There’s no arguing that texting has forever changed the way we communicate. Conversations that once required a phone call are now replaced with short messages, acronyms and emojis. Tasks like ordering pizza and confirming doctor appointments can now be completed with the push of a button. Even college admissions departments have started to send out congratulatory texts instead of the standard acceptance letter. But that isn’t the only way texting affects our everyday lives. Research shows that this revolutionary form of communication is also affecting our posture.
A study published in Surgical Technology International found that our posture during texting can add up to 60 pounds of pressure on the spine. Study author Kenneth K. Hansraj, M.D., a spinal and orthopedic surgeon, calculated the amount of stress placed on the spine by varying degrees of curvature. At zero degrees tilt, the spine only supports the weight of the head – about 10 to 12 pounds. However, as the head begins to tilt forward, its weight increases gravitational pull and places additional pressure on the spine. At a tilt of 15 degrees, the spine supports 27 pounds of pressure. At 30 degrees, the pressure increases to 40 pounds; at 45 degrees, 49 pounds; and at 60 degrees, approximately 60 pounds.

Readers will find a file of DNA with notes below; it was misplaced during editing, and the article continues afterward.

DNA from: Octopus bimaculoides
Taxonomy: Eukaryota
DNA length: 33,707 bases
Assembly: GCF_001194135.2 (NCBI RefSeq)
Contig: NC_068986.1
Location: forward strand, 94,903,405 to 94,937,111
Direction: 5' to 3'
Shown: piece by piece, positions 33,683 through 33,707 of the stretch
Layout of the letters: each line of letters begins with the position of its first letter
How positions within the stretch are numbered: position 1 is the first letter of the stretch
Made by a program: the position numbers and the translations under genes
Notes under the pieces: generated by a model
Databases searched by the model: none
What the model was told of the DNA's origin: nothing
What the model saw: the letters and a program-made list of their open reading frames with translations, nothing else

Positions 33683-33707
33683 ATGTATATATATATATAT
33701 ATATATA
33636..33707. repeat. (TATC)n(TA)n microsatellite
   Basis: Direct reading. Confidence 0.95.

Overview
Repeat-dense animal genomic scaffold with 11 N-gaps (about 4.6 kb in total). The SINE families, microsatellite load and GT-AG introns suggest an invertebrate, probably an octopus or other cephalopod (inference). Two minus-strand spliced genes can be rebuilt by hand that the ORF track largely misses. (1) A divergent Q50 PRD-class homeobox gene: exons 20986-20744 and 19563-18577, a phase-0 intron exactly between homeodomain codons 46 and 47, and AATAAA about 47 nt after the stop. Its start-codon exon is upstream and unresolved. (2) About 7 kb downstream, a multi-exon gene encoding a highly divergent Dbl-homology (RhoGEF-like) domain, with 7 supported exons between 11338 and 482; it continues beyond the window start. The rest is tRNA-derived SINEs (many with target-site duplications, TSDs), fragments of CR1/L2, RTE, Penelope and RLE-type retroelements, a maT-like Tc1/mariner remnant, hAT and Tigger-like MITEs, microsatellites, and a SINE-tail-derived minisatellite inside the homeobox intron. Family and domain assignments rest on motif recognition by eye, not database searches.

“Loss of the natural curve of the cervical spine leads to incrementally increased stresses about the cervical spine,” said Dr. Hansraj. “These stresses may lead to early wear, tear, degeneration, and possibly surgeries.”
While these findings should encourage all of us to be more mindful about our posture when using cell phones and other electronic devices, Hansraj says it isn’t necessary to avoid these devices altogether. He recommends raising mobile devices a few inches closer to your line of sight to avoid slumped posture. Taking frequent breaks from technology and rolling or tilting the head from side to side can also help to keep the neck limber and prevent muscle strain (Source: Medical Daily).